Concept: 3 out of 5
Execution: 1 out of 5
Yeah, but: Hey, internets.
The Long Version: Here's something I don't understand: the Youtubed single-take video review. I've been shopping for a new pocketknife recently, and these things are the dominant form of experiential information about it. Let me tell you, most of them are just plain bad, and many of them are much worse than that.
Coughing, bumping the camera, um, let's see, dropping things, focus hunting or locked on the wrong thing; um, background noise, hiss and wind noise; shaky camera, um, I don't know if you guys can see this; helmet-POV, hand-on-each-side demonstrations, um, webcam, hey youtube; missed framing, drifting auto exposure, fidgeting; dumb catchphrases, um, random backgrounds; bad video and worse lighting; scantily researched, improvised, self-indulgent and rambling presentations.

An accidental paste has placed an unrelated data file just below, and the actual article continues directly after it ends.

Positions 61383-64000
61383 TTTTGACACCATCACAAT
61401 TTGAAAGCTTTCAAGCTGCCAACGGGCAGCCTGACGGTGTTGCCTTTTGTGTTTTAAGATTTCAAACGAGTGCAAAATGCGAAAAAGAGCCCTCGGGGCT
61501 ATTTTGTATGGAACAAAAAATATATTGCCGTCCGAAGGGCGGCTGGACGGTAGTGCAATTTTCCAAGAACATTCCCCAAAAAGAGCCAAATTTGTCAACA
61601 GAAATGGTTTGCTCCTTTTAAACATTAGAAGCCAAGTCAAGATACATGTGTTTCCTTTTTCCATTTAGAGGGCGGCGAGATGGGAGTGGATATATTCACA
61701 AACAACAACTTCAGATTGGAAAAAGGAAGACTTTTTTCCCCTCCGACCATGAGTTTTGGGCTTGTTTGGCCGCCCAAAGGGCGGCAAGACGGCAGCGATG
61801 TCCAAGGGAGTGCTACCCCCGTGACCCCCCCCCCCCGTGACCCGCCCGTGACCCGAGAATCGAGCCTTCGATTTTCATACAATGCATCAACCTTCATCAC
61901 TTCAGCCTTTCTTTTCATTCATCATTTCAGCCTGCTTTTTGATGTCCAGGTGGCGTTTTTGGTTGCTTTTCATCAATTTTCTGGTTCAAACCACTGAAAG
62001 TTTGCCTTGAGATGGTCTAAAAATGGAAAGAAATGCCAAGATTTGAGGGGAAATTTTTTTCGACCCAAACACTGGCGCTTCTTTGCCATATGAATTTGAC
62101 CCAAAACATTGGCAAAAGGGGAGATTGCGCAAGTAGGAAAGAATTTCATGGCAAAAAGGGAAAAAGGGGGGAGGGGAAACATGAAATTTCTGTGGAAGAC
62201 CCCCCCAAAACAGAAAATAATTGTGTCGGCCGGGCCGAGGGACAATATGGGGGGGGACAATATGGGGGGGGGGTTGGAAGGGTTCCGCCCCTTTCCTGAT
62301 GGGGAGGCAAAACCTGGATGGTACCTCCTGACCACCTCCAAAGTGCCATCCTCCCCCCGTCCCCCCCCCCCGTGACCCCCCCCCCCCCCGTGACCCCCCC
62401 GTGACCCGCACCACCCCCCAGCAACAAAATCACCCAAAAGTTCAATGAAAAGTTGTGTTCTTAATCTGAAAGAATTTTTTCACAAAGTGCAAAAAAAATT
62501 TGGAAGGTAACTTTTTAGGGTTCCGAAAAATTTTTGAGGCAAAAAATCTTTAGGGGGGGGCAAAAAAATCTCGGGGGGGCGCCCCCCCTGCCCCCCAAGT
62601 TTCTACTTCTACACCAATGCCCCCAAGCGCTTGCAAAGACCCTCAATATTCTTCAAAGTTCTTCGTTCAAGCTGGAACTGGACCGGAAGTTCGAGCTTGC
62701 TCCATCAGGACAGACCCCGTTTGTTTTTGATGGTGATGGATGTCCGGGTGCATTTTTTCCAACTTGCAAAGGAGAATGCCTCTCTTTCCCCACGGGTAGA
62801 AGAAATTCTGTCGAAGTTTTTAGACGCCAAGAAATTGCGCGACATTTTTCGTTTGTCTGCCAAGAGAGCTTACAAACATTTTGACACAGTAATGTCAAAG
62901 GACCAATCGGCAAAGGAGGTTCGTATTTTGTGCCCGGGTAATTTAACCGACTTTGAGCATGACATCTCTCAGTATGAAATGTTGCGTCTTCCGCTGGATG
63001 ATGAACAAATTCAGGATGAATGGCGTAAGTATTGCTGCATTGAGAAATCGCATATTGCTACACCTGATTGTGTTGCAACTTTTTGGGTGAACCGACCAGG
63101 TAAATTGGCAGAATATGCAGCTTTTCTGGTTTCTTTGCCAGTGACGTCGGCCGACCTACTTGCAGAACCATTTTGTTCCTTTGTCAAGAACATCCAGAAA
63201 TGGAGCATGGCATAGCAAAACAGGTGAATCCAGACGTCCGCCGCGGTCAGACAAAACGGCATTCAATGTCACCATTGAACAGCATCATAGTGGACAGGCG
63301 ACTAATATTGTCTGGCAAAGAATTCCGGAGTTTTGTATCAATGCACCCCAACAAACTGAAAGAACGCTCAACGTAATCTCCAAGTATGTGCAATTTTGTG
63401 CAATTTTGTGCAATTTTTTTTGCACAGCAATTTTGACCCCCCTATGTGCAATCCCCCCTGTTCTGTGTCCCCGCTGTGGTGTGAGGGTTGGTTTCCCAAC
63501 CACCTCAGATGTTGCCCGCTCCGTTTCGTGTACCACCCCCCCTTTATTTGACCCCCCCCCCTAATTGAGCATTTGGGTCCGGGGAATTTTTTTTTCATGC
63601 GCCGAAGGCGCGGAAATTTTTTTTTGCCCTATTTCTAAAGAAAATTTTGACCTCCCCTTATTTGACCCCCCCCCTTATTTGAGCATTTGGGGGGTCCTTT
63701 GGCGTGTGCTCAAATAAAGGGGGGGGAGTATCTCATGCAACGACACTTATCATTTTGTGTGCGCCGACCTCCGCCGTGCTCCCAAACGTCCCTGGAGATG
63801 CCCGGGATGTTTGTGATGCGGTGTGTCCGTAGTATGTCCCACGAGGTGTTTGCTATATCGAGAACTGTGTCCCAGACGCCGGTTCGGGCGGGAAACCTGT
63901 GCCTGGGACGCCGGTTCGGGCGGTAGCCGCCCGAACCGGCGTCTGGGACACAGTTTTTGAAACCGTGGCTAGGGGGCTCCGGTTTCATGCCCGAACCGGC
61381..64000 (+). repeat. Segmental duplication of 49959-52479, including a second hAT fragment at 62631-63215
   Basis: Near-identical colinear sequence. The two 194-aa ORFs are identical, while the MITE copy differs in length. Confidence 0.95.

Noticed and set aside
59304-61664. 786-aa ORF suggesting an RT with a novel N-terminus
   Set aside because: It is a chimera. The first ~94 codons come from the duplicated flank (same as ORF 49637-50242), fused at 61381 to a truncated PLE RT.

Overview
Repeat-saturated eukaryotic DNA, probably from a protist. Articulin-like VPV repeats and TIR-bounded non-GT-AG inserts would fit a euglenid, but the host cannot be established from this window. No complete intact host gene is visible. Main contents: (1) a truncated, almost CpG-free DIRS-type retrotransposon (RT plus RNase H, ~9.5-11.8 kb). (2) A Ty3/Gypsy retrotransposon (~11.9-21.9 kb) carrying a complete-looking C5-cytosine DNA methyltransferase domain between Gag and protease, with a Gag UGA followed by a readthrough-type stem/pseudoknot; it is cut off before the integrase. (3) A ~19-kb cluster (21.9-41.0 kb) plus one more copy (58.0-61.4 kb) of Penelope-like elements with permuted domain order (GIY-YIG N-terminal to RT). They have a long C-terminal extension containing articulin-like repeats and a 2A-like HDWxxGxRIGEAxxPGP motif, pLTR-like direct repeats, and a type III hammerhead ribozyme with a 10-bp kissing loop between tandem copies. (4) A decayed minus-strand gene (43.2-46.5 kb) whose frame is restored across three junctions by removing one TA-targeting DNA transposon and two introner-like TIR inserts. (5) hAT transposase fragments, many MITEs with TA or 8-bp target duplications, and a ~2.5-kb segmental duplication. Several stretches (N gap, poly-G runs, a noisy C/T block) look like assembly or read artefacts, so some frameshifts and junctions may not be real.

Seriously, I've seen considerably higher production values – and better scripting – from some very average efforts at amateur porn.
Writing a good review is hard work: look at just how rarely I accomplish it despite my many attempts. Taking photos is also an acquired skill, and one that most casual reviewers lack. That's usually okay, since the goal is description, not art, and a still photo can be puzzled out or skipped over as the viewer prefers. But when people take a video camera out to the garage because they think that it's easier than acquiring and/or combining those two other skills, bad things happen.
Making a good video is a lot of really hard work, which is why I don't do it. I can't say that I won't ever create a video review – they have their place and can draw a lot of attention – I absolutely promise that it won't be recorded with my cellphone.
last updated 24 sep 2012